Vaccine Line

A worker at the Freedom Hall Civic Center vaccination site takes down a patient’s information as she moves through the line. An effort by Region AHEAD will use vans to bring COVID-19 vaccinations to locations such as churches, retirement communities or businesses.

On average, approximately 25% of people living in the eight-county region of Northeast Tennessee have received at least one dose of an available COVID-19 vaccine.

But, in order to achieve a reasonable degree of herd immunity, regional leaders want to see that number climb much higher.

Region AHEAD, a collaboration of local business officials and organizations, is championing the “Take a Shot on Life” campaign, which aims to get 75% of the regional population vaccinated against COVID-19.

“A lot of people are getting vaccinated, but there’s a lot of people that are not,” said Andy Dietrich, one of the group’s organizers. “They’re either scared of it, or they’re unsure of it.”

The First Tennessee Development District recently received a $540,000 grant from the Blue Cross Blue Shield of Tennessee Foundation to help fund the initiative, which will pay for two vaccine vans and a broad messaging campaign. Ballad Health will donate a third van.

Those vehicles will travel to locations across the region — such as churches, retirement communities or businesses — to administer vaccines.

For convenience, Dietrich said, organizers hope to administer the one-shot Johnson & Johnson vaccine, which would eliminate the need to return to a location to administer a second dose.

The organization expects to get the mobile vaccination vans rolling in mid-to-late April. The plan is to continue administering vaccines through August, but if the initiative ends up being successful, the vehicles may be on the road longer.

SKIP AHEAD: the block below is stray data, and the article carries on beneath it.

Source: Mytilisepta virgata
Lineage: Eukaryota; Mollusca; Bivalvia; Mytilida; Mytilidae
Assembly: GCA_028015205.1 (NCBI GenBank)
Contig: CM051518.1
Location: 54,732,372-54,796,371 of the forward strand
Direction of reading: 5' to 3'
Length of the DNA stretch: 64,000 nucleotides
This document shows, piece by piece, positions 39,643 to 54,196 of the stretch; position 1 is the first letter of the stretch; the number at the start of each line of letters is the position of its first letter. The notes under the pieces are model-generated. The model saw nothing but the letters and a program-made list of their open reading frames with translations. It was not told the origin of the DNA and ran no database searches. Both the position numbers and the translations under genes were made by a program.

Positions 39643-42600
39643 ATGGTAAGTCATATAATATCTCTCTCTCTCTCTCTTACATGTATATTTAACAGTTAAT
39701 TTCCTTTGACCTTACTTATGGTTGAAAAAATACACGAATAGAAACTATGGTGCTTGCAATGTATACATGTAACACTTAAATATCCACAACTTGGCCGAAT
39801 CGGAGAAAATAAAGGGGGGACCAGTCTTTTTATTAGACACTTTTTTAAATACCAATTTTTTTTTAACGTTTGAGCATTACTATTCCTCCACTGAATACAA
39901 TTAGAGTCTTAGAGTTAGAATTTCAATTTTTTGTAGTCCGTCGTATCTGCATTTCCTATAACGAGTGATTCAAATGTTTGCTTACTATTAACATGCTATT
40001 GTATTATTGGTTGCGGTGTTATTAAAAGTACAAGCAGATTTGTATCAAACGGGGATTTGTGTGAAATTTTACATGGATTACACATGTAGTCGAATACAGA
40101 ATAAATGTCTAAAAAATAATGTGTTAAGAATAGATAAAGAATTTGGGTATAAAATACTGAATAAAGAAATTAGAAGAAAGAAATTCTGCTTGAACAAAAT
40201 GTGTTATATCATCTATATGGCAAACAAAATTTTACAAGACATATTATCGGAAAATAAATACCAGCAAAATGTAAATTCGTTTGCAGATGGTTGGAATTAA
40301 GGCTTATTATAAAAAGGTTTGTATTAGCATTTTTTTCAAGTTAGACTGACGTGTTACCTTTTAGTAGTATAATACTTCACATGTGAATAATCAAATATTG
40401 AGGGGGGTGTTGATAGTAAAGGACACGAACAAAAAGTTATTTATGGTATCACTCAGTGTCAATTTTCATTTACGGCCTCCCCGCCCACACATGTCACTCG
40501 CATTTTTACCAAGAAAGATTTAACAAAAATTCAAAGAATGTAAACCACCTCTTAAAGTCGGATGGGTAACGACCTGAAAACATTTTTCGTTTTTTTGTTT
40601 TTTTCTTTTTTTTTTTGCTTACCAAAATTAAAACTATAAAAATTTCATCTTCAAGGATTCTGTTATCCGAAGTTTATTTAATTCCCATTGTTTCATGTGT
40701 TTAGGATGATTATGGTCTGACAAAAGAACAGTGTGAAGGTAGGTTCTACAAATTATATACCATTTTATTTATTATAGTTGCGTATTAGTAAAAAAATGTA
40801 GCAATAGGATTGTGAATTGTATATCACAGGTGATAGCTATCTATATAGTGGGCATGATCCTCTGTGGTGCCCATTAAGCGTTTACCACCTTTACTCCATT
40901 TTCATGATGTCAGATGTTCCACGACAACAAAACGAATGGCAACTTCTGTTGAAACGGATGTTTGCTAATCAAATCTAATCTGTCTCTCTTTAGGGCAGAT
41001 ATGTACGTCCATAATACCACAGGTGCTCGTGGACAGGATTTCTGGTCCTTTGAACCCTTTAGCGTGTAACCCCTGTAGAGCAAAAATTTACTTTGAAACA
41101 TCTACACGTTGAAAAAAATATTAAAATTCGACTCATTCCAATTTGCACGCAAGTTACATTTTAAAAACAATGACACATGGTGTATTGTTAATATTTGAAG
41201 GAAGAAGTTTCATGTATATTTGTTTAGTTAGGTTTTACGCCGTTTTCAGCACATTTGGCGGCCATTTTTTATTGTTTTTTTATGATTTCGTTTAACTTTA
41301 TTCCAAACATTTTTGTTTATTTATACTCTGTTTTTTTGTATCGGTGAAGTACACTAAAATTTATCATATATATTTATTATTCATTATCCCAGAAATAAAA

Lottie Ryans, director of workforce and literacy initiatives at the First Tennessee Development District, said Ballad Health, the Sullivan County Health Department and the Northeast Tennessee Regional Health Office will partner to provide staffing for the mobile service.

Ryans said organizers want to focus their efforts on underserved populations and those who have difficulty accessing a vaccination site.

There’s still some question about what percentage of the population needs to be vaccinated in order to achieve herd immunity, Ryans said, but organizers decided to establish 75% as an overarching goal.

“Obviously, if we get more than that that would be even better,” she said.

A recent survey conducted by Smarty Pants, a market research firm, on behalf of Region AHEAD found that two out of three local residents want the vaccine as soon as possible. The survey polled 770 people in Northeast Tennessee and Southwest Virginia.

Organizers want to cater to the percentage of the population who are either waiting to get vaccinated or who are undecided.

With people starting to forgo masks when they go out and prematurely returning to their normal daily routines, hospitals are seeing an uptick in COVID patients and a rise in the infection rate.

Vaccinating more people would allow the region to get closer to an adequate level of herd immunity, Dietrich said, which occurs when a large percentage of the population is immune to a disease.

“We can’t make you get a shot, but we want to try to make it as easy as possible,” Dietrich said.

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David Floyd covers Johnson City government, Johnson City schools and Ballad Health for the Johnson City Press. He grew up in East Tennessee and graduated from ETSU, where he was the executive editor of the school paper.

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